[¶ 7] Benton and Terry were the only witnesses at the Probate Court trial which took place on July 22, 2002.   Various documents, including the divorce judgment, were admitted in evidence.   Thereafter, the court issued a decision containing its findings of fact and the judgment.

[¶ 8] The court stated that as of July 14, 2002, the amount of spousal support owing to Benton was $76,666.59.   It determined that Benton had an investment portfolio valued at $875,000 and that because of her age and condition she was unemployable.   It found that Ricci's lifestyle, income, and assets had greatly improved between the 1990 modification and his death, and that at the time of his death Ricci had a substantial income.   The court noted that assets of the Ricci Trust included Golden Ark Enterprises, which owned all of the capital stock of Davric Maine Corporation and other corporations. Davric owned and operated Scarborough Downs, a harness racing facility.   The court did not make any specific findings about the financial value of the estate or trust except that Ricci owed in excess of $1,000,000 in tax-related debts and had “a myriad of other debts” at the time of his death.   Terry testified that the Ricci Estate and the Ricci Trust were jointly valued at $14,896,685.   She acknowledged that the corporations had long-term value, but she testified that their liabilities exceeded assets by over $5.6 million.   She testified to the short-term debt of the corporations, the cash flow problems, and the tax obligations.   Terry acknowledged that the estate had received $1,050,399 in life insurance proceeds which she used to pay part of the taxes.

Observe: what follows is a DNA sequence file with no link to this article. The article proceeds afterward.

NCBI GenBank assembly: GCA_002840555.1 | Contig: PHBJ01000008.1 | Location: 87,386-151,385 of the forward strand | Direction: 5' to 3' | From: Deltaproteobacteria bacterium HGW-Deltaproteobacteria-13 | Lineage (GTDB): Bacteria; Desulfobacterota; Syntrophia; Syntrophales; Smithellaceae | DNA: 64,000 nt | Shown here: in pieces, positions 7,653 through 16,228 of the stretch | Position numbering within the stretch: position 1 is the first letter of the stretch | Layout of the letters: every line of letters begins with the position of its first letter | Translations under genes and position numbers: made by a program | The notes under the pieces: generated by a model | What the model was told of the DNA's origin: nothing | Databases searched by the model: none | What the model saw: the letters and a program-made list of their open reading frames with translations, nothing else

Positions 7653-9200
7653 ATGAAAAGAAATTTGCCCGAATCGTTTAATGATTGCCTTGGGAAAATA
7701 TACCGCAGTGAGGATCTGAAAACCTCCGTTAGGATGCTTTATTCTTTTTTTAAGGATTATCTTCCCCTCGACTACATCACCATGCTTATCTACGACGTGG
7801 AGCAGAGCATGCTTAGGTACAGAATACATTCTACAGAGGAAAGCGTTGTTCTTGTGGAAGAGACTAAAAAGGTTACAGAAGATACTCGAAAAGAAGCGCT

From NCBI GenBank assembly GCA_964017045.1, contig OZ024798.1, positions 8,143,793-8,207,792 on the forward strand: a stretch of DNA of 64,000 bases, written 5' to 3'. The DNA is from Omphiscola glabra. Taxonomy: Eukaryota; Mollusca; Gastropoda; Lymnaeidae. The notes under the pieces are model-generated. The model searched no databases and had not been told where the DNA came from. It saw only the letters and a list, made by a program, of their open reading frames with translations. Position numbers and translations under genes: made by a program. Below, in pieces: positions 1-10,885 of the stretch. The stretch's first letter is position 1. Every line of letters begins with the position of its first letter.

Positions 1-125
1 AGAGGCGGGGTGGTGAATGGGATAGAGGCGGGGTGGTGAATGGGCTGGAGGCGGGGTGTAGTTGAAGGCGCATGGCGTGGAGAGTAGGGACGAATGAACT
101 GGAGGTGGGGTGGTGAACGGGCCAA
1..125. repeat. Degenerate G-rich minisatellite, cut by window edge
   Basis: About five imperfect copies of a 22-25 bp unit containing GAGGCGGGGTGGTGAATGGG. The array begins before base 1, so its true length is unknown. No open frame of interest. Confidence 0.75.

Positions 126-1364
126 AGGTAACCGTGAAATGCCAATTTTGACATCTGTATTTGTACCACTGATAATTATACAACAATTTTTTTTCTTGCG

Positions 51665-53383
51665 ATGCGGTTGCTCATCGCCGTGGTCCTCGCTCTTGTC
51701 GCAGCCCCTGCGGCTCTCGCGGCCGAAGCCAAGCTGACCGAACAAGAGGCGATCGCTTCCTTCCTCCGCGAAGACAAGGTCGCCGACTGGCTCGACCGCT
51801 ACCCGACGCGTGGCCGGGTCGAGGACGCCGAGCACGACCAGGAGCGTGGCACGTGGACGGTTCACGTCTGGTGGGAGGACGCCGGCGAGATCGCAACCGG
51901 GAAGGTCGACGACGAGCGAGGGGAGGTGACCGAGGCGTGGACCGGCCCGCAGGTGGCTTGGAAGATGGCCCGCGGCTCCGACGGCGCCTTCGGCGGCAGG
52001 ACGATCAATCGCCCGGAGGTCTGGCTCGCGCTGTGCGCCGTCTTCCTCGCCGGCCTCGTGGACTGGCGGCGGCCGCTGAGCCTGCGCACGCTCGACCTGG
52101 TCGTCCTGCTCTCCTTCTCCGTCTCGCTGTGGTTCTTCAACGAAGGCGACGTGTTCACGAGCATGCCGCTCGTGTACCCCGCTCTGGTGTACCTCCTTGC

[¶ 9] Based on Terry's testimony, the court found that Terry had set aside sufficient funds to pay the accrued spousal support arrearage.   Terry testified that she could pay the ongoing spousal support to Benton on a monthly basis but could not pay an accelerated lump sum.   The court stated that Terry “has failed to perform an act required to be performed pursuant to a prior court order and that it is and has been within her power to so perform that act.”

[¶ 10] The court held that as of July 14, 2002, the estate owed spousal support payments to Benton of $76,666.59, to which the court applied the statutory interest rate to arrive at a total of $84,927.90.   The court denied Terry's request to reduce the amount of spousal support, holding that there had been no substantial change in circumstances to warrant a modification.   Benton had also requested that future spousal support payments be reduced to present value and that she be paid a lump sum of that present value.   The court found the present value of future support to be $496,962.16.

[¶ 11] The court noted that Ricci's will contained a provision directing the trustee to pay the Ricci Estate amounts from the trust for any debts of the estate and that a provision in the Ricci Trust also directed the trustee to pay any debts of the estate.   The court stated that it was satisfied that Terry, in her capacity as trustee, could be required to pay the estate's obligations to Benton.

[¶ 12] The court ordered Terry to pay Benton $76,666.59 within fourteen days and the balance of the $84,927.90 within thirty days.   The court further ordered Terry to pay Benton $3333.33 per month starting August 15, 2002, and to pay Benton $21,748.25 for the attorney fee expenses that she had incurred through July 1, 2002.   Paragraph four of the order reads:

On or before August 1, 2003, the Respondent shall pay to the Petitioner, from the Trust/Ricci Corporation assets, if necessary, a lump sum payment in the amount of $496,962.16, less all spousal support payments made [to that time], in full and final settlement of the Petitioner's alimony/spousal support claim.   Alternatively, the Respondent may at any time prior to August 31, 2002 purchase an annuity in favor of the Petitioner, guaranteeing timely monthly payments of all alimony sums due according to the terms of the Petitioner's divorce judgment․